Garden stumperies: your questions answered
Fed up of conventional flower beds? Looking for something more than a lawn? Why not try a revived garden trend – the stumpery?
Q. What is a stumpery?
A. Although not an attractive name, a stumpery can be a thing of beauty. A stumpery is traditionally made using old tree stumps, with the decaying process creating nooks and crannies for new plants to go. Upending stumps can also reveal a wonderful network of fascinating roots, which adds extra visual interest. A stumpery can also be made from a tree trunk or a collection of substantial logs.
Q. When did stumperies originate?
A. Although you may never have heard of a stumpery, they actually date back to the 19th century. A Gardeners’ Chronicle article in 1856 referred to a ‘rustic root garden’ and in a following article, the term stumpery was used for the first recorded time. Examples were primarily found in the 1850s at Biddulph Grange in Staffs and at Arley Hall in Cheshire. The most famous – and largest – stumpery is undoubtedly HRH King Charles III’s stumpery at Highgrove.
Q. Where can I source a stumpery?
A. If you’ve had an area cleared of trees, you may already have a stump or a trunk waiting. If so, you may want to have the stump excavated to expose the roots. If you haven’t got an existing stump or trunk, contact tree surgeons, arborists, land clearing companies or your local council and enquire about claiming any unwanted stumps or trunks.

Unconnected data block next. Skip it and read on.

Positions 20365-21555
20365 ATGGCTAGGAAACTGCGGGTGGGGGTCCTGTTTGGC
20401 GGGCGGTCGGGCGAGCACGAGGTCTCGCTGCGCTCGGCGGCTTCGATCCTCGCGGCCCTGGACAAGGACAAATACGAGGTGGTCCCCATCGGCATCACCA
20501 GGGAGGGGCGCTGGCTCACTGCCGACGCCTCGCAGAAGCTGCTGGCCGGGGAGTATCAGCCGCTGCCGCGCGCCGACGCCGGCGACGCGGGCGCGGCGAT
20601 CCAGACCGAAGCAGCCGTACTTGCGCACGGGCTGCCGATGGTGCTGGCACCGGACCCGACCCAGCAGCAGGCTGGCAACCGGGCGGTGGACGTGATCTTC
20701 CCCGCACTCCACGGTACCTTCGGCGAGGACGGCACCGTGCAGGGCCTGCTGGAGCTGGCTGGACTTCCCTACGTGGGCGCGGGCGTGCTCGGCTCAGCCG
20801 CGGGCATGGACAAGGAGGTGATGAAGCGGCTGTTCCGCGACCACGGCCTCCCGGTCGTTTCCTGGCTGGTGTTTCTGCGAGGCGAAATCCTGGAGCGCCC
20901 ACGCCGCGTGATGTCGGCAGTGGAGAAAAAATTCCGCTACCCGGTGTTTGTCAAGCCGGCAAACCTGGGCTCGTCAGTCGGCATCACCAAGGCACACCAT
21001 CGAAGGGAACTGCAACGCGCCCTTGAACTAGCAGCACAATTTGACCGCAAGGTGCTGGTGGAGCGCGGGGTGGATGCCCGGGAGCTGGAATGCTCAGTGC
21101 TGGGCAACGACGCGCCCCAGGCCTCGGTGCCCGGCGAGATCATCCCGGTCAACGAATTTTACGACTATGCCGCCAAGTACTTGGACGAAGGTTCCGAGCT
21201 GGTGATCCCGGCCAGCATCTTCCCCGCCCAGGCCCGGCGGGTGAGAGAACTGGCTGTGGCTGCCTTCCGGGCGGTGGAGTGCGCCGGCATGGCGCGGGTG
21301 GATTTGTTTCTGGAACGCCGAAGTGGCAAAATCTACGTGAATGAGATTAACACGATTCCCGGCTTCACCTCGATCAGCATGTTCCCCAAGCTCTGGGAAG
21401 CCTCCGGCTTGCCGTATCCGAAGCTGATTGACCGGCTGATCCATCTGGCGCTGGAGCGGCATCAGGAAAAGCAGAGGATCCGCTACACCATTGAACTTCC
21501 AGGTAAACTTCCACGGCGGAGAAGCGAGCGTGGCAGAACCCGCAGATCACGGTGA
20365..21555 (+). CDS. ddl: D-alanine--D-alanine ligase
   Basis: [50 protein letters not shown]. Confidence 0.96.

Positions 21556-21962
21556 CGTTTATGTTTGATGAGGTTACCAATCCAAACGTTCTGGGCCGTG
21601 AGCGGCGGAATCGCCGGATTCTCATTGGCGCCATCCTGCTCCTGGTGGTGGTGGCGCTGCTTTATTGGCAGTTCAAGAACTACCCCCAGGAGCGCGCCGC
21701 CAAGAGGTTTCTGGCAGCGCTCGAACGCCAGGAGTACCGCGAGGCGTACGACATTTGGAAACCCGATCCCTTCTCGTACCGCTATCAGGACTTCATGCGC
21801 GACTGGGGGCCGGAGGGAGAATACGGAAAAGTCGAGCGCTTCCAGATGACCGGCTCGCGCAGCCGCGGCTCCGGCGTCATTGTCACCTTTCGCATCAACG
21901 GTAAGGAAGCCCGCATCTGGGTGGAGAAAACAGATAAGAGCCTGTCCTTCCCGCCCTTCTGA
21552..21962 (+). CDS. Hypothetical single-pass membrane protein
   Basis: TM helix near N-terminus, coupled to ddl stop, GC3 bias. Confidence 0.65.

Q. How do I plant a stumpery?
A. First clear the site of your stumperyof weeds and wash away any old mud from the roots. Dig a hole big enough to place the stump or trunk in – you probably want at least 30% underground – and backfill gaps with soil for stability. Use compost to fill in the cavities between the roots or where the wood has split open. Choose plants based on the stumpery’s location – sunny or shady – adding bulbs to the deepest pockets of compost and alpine plants to the shallower areas. Water well initially, then keep watered as the weather dictates.
Q. Do stumperies benefit a garden?
A. As well as providing an extra place to plant pollen-yielding flowers and encourage homeowners to recycle a natural material, the decaying nature of stumperies proves a haven for insects, vertebrates and invertebrates including beetles, bees and woodlice. Wide, low stumperies will also provide shade and stumperies placed next to a pond will create safe, cool spots for frogs, toads and newts.
Q. Do you have to add plants to a stumpery?
A. If you’re worried your stump or log doesn’t have deep enough crevices to hold a suitable depth of compost, fear not! Nature will take over and you’ll be surprised at what naturally grows on or in the wood with no intervention. Additionally, an old tree stump or log can look majestic simply decorated with some glass tea light holders. Try hanging versions if there are protruding branches or roots but always supervise a naked flame or opt for battery-operated candles.
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